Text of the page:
Latest Newsletter🍵 Kelly Marie Tran in racism studyRead


Alleged Chinese Spy Sentenced in First Ever Case of Sharing Nuclear Secrets With China

    Asian America Daily - in under 5 minutes

    Get our collection of Asian America's most essential stories, to your inbox daily, for free!

    Unsure? Check out our Newsletter Archive

    The fate of the 66-year-old engineer who was found to be working as a spy for the Chinese government will be decided on Wednesday as he faces sentencing in the first prosecution of such kind in the United States.

    Szuhsiung “Allen” Ho has confessed earlier this year to accusations of purchasing American nuclear technology secrets. According to Knox News, Ho’s admission of guilt is in compliance of a plea bargain negotiated by attorneys Wade Davies and Peter Zeidenberg as he hopes to get a shorter sentencing.

    All details on the sentencing have so far been kept from the media, and are under seal.

    Based on the plea deal, Ho got involved because he wanted to make money and was only aiding China to make cheaper nuclear energy by using American technology and expertise.

    The case, which is the first of its kind regarding China’s involvement with stolen U.S. nuclear technology, was scheduled for Wednesday’s hearing in U.S. District Court in Knoxville, presided by Chief U.S. District Judge Tom Varlan. Prosecuting attorneys Charles Atchley Jr. and Bart Slabbekorn have presented the case against Ho.

    According to Atchley, the Chinese government paid millions of dollars through Ho to buy American information on nuclear energy production, a component used to make nuclear weapons. Atchley has alleged that Ho worked for the Chinese government and spent most of his time in China.

    An indictment in April 2016 alleged that Ho, his company Energy Technology International, and Chinese nuclear power plant China General Nuclear Power attempted to secretly lure U.S. nuclear experts into providing information that would help carry out China’s development and production of nuclear material based on American technology.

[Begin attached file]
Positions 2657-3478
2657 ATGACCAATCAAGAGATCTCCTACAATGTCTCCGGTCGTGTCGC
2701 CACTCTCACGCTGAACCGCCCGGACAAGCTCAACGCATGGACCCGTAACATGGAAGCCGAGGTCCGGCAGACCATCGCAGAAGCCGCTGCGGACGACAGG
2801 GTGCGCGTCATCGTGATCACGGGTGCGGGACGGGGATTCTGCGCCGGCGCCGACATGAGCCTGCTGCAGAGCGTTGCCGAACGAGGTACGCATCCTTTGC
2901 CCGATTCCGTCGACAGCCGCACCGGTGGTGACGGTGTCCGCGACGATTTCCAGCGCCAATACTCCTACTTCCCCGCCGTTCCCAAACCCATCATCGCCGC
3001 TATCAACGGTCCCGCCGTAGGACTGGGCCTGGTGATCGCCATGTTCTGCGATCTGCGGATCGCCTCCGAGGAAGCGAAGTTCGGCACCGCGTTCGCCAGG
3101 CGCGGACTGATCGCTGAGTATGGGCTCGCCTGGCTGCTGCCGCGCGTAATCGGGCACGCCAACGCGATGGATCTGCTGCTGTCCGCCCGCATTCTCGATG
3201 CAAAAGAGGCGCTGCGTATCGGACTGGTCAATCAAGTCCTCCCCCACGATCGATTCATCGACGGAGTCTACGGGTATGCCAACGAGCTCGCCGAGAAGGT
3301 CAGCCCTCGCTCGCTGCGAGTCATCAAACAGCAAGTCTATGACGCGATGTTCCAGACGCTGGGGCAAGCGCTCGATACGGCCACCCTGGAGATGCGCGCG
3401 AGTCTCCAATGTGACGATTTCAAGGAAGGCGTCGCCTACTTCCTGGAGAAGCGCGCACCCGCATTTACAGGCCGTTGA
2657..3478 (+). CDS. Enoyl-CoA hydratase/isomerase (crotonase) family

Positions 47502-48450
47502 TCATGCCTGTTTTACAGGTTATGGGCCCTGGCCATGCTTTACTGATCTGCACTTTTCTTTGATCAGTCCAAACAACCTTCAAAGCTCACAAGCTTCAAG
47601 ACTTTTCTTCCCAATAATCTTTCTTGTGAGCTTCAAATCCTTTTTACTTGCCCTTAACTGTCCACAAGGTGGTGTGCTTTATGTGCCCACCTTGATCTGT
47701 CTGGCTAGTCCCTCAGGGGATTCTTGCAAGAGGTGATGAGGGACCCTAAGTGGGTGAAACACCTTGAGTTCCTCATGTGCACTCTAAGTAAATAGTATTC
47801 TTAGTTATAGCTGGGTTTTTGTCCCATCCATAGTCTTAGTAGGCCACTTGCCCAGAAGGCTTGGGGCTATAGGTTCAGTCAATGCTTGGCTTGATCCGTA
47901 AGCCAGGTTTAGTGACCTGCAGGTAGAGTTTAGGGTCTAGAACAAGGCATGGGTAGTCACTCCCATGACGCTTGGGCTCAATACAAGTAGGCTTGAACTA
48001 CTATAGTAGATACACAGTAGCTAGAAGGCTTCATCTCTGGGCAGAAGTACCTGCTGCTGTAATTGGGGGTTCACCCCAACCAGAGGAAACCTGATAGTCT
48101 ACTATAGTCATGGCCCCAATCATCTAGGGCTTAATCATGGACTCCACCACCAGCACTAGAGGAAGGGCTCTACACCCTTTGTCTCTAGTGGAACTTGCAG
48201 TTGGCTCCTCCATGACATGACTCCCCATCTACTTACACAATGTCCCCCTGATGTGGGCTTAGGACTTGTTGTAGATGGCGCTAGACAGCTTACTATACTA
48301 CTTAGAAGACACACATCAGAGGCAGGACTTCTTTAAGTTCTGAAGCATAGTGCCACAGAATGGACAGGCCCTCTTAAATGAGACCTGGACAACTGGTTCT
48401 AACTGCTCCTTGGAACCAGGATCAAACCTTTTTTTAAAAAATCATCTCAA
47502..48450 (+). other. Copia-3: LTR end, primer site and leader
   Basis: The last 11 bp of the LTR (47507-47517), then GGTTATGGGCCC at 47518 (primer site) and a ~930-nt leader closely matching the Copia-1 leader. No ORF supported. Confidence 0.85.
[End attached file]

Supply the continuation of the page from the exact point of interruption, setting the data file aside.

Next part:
The Chinese government has so far refused to acknowledge the indictment involving its own nuclear power company.

    Ho is a naturalized American citizen who was born in Taiwan, educated in the U.S. and lives in Wilmington, Delaware. 

    Feature Image via Knox County Sheriff’s Office

    Support our Journalism with a Contribution

    Many people might not know this, but despite our large and loyal following which we are immensely grateful for, NextShark is still a small bootstrapped startup that runs on no outside funding or loans.

    Everything you see today is built on the backs of warriors who have sacrificed opportunities to help give Asians all over the world a bigger voice.

    However, we still face many trials and tribulations in our industry, from figuring out the most sustainable business model for independent media companies to facing the current COVID-19 pandemic decimating advertising revenues across the board.

    We hope you consider making a contribution so we can continue to provide you with quality content that informs, educates and inspires the Asian community. Even a $1 contribution goes a long way.  Thank you for everyone's support. We love you all and can't appreciate you guys enough.

    Support NextShark

    Mastercard, Visa, Amex, Discover, Paypal